Explosive new theory on Ozone hole

By Westport News

Russia also tested bombs in the atmosphere above its own territory. Photo / Thinkstock
Russia also tested bombs in the atmosphere above its own territory. Photo / Thinkstock

A Punakaiki-based scientist has come up with a new theory on the cause of the hole in the ozone layer.

Bill Hartley believes Starfish Prime, an American upper atmospheric nuclear test he witnessed in 1962, is partly to blame for the hole.

He was 12 and living in Westport when he saw a huge ball of light with rays coming out of it in the sky to the north.

"The light show was something unearthly and huge. For fun some weeks before, I had read Revelations, so I was shocked to see the moon glowing red in the now pink rays of light expanding from the central ball of golden light."

He said the rays got brighter and expanded across half of the sky until they began to fade after 30 minutes.

He didn't know what had occurred until the nine o'clock news came on the radio and the announcer said some people on the West Coast of the North and South Islands had witnessed the test.

He connected the event with the hole in the ozone layer in the 1980s when he read Earth's Aura - a layman's guide to the atmosphere in which author Louise B Young discussed the destructive effects atmospheric nuclear testing could have on ozone.

"This rang a very loud bell for me in that gradual depletion of ozone by chemical reactions would lead to a generalised thinning of the layer as the pollutants spread throughout the atmosphere, whereas massive nuclear blasts in the upper atmosphere would produce instant holes," Mr Hartley said.

He believed with the rise of the global warming phenomena everyone was overlooking the probability that the ozone hole was largely involved. Yet they were pointing the finger at fossil fuel burning emissions.

After some research he discovered the US tested 331 bombs in the atmosphere, six above the US and the rest above the Marshall Islands in the Pacific Ocean with some in the South Atlantic.

Although the ozone hole was initially above the Pacific it had migrated slowly down to its present position over Antarctica - "in the meantime heating the ocean day by day for 50 years".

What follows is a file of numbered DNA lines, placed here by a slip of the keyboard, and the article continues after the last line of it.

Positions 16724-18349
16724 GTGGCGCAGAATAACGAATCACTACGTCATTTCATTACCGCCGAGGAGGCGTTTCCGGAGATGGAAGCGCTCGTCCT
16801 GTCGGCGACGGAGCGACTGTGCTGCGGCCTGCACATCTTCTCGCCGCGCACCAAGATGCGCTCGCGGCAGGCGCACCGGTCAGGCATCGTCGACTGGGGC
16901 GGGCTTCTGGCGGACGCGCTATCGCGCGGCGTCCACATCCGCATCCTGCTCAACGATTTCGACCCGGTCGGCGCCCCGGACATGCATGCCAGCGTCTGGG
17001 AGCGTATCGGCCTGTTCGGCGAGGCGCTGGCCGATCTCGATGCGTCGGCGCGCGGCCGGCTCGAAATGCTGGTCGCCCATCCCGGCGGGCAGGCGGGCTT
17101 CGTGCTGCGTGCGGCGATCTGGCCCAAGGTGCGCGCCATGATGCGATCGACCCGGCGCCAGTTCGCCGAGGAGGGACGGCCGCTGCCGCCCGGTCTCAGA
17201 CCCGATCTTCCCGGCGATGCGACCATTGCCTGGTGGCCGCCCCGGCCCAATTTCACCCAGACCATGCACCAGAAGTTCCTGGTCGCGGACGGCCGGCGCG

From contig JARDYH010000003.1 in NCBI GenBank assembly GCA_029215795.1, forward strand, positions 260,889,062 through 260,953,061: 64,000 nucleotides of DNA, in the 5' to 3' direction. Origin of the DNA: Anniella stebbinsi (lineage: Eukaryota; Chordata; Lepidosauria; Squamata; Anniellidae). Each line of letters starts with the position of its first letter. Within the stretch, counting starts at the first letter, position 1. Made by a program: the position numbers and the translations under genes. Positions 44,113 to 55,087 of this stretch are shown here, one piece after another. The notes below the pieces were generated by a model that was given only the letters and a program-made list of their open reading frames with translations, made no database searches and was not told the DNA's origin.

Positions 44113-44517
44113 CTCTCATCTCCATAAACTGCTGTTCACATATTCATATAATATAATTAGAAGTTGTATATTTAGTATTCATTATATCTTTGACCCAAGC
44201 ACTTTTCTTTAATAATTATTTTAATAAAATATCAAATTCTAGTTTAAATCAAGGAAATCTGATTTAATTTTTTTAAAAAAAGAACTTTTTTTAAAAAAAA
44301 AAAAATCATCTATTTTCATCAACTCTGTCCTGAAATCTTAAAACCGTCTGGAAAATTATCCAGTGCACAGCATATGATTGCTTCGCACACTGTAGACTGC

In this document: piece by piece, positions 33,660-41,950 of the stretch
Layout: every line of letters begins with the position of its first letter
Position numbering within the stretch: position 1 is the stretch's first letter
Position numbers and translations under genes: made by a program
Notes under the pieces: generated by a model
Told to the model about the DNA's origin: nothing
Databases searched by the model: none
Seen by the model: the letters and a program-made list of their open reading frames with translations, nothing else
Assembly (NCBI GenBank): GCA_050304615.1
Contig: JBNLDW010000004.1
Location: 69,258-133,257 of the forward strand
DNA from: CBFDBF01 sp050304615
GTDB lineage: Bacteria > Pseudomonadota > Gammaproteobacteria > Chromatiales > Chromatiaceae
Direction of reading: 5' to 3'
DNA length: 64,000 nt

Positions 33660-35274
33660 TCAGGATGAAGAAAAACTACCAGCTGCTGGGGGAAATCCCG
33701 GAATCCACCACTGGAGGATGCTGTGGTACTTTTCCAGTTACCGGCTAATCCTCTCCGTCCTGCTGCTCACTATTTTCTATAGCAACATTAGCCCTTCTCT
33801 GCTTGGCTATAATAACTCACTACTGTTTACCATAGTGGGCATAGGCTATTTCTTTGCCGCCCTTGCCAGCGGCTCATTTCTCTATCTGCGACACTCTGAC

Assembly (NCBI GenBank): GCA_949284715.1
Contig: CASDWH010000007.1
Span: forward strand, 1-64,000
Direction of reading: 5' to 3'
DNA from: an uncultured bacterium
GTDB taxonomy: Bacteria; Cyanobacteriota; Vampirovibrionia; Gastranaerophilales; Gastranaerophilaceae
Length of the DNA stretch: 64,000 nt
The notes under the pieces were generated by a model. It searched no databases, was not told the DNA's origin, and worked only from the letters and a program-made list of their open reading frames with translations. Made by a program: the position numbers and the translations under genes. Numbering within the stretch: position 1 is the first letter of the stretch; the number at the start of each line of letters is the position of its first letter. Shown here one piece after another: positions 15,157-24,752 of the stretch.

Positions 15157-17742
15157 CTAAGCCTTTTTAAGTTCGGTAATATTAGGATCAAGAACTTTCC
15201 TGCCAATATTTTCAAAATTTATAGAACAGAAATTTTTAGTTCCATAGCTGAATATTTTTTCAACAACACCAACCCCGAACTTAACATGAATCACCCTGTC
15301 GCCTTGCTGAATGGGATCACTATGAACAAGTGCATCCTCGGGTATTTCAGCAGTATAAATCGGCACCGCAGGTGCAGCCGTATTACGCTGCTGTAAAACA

Russia also tested bombs in the atmosphere above their own country. Mr Hartley believed that had produced a hole over the Arctic, which would explain the rapid ice melting in places such as Greenland.

It had been noted by South Polar scientists that the hole got bigger each summer because light energised chlorofluorocarbon (CFC) molecules to release chlorine, which would eat up the ozone.

The air had been loaded with industrially used CFCs in the fifties and sixties when the atomic testing took place.

"Thus when the nuclear bombs were detonated the huge amount of light released activated the massive release of chlorine which gobbled up a gigantic hole in the ozone."

While the nuclear testing wasn't solely to blame for climate change he thought climate scientists were missing a piece of the puzzle without the information.

He didn't think anything could be done about the hole in the ozone layer but he thought climate scientists should add the piece of information to the puzzle.

Born and bred on the Coast, Mr Hartley had a BSc with honours in zoology from Canterbury University. He had worked as a scientist, spending 12 years in medical laboratories in Christchurch and 21 years as production manager at Agrimm Technologies manufacturing organic remedies for plant diseases.

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